Glenwood Landing fireman’s quest for a kidney

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In a room that once served as his office, Alfred Barbieri tore into a hefty cardboard box containing a tangle of medical tubes and a bag of dialysate fluid, which is used to draw toxins from the blood. He demonstrated his almost daily ritual of in-home hemodialysis, the standard treatment for kidney failure. He opened the cycler of his dialysis machine, inserted a filtration cartridge and affixed the transfer tubes to the corresponding ports. He input his weight, blood pressure and other data on an iPad hooked up to the appliance, and sat in a leather armchair as nine pounds of fluid were pulled from his body.

He does this for four hours a day, five days a week.

“I don’t know if you know anybody who’s ever been on dialysis,” he said. “You have to live it to know what it is. It’s an impossible task.”

On Father’s Day 2007, Barbieri, of Glenwood Landing, awoke in pain at 1 a.m. and urged his wife, Deborah, to take him to the hospital. Two days earlier, he had seen a doctor who believed he had a urinary tract infection.

After undergoing a CT scan, Barbieri was diagnosed with kidney cancer. Later that summer, doctors performed a nephrectomy, removing the organ, and despite frequent follow-ups and doctors’ visits, Barbieri continued to show up for work at the Glenwood Fire Company, where he has volunteered for nearly 40 years.

Barbieri, 55, joined the department in 1982, and served in many offices and on many committees during his tenure. He was lieutenant for seven years and a trustee for 10. Because of his loud, rambunctious, fun-loving attitude, he was nicknamed “Bubba,” though his friend and fellow firefighter Tom Granieri, of Glen Cove, said he believes Barbieri came to the firehouse with that moniker. “In his younger days he was a hulk of a man,” Granieri said, “and you could always get a laugh out of him, or vice versa.”

Barbieri also played bartender at the firehouse. “Any time there was a party or an event, everyone would come up to the bar to see Bubba,” Barbieri said with a heartened chuckle.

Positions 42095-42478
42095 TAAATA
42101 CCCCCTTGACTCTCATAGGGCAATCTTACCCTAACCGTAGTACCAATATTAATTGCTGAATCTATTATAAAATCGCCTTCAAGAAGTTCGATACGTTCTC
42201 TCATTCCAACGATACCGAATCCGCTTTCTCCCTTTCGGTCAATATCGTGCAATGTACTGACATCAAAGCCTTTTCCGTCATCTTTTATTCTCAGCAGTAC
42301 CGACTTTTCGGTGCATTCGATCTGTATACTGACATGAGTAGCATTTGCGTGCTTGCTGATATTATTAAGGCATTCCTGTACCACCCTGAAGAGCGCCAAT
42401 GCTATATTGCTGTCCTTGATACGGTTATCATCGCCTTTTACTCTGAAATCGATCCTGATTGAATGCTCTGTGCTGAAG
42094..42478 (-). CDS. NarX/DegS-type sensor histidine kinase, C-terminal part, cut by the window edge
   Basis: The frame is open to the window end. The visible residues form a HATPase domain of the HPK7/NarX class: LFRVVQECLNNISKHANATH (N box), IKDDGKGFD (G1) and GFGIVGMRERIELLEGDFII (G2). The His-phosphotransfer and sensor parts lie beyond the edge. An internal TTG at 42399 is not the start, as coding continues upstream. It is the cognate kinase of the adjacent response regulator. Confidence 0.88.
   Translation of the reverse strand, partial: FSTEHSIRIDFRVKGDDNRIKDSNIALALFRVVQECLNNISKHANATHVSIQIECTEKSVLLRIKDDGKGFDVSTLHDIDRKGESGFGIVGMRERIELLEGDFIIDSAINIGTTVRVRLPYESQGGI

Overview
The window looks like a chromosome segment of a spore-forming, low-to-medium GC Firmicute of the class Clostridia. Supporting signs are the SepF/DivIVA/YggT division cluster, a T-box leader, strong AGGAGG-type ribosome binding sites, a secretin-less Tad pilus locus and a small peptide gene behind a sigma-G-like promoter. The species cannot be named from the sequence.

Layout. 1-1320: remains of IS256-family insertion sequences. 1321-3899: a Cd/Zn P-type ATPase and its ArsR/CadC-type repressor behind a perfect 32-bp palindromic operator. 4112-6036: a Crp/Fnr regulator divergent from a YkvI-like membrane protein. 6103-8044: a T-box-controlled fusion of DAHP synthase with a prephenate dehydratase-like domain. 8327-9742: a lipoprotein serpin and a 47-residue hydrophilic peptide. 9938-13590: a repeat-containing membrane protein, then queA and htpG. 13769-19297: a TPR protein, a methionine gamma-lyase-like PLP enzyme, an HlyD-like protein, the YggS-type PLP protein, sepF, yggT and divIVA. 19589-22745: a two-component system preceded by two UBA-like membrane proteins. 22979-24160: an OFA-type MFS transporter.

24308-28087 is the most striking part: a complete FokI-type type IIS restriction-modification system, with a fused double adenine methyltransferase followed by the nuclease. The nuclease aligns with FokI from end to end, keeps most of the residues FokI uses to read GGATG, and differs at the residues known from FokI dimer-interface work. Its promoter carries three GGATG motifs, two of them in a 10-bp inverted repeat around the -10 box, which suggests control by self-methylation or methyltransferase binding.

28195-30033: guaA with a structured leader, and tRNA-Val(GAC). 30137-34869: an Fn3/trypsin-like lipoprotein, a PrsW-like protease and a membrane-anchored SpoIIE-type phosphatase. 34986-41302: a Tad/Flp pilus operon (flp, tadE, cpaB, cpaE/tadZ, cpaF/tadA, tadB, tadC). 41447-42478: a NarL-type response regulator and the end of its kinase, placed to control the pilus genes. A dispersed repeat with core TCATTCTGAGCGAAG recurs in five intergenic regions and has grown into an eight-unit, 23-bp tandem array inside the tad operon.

“If you know Al, that’s him,” Granieri said, referring to his friend’s infectious laughter, “and now’s the time he needs [laughter] the most.”

After his nephrectomy, Barbieri’s blood work began to show some signs of deterioration in his functioning kidney. He was referred to a nephrologist who prescribed different diets and a procedure to help improve the health of the organ, but despite the efforts, its vitals continued to decline.

Barbieri began dialysis in September 2016, when he was working as a fire inspector for the Town of Oyster Bay. Every other day he would start work at 6 a.m. so he could drive to a treatment center in Port Washington afterward. He would typically arrive home around 8 p.m. “It would wipe me out for the next day, and as soon as I started to feel better I’d have to go back and start the cycle all over again,” he said. “It just wears you out to the point where you can’t function.”

On his first day of dialysis, he was listed at Stony Brook University Hospital to receive a kidney transplant, and is now in the process of getting listed at a hospital in New Jersey. The wait time for a cadaver kidney, he said, is three to five years, but receiving a kidney from a living donor is “the best option.” “The survival rate for people with a living donor is a lot longer,” he said. “You can go 15, 20 years with a living donor; eight to 12 with a cadaver.”

Fliers appealing to potential donors have recently circulated around town and on Facebook. And while the search continues, Barbieri has the support of his wife; his daughters, Angela and Julia; and his cat, Honey, who sits on his lap during treatments, braving the unsettling sounds of the hemodialysis machine. “She keeps me company when I’m alone,” he said with a smile.

He also has his friends at the firehouse, who have been an unwavering source of support for his family. They shovel his walkway when it snows; they move supplies into and around his home; they drive out of their way to pick up his medical equipment.

They even made sure he had a chair to sit in. The leather armchair in Barbieri’s home treatment center was donated by the Glenwood Firemen’s Benevolence Association, which helps local firefighters in need. “Al has given so much to the community through the firehouse,” Granieri said. “He’s one of the most deserving guys I can think of, and assistance from the community is what he needs right now.”

Anyone interested in helping with Barbieri’s search for a kidney can call Stony Brook University Hospital at (631) 444-2209 and ask for the living donor coordinator. What’s almost as important as finding a donor, he said, is spreading awareness of the disease.

“This exists, and people should try to understand more about it and what people go through,” he said. “And the term ‘be well’ makes me nervous. I prefer ‘stay well.’”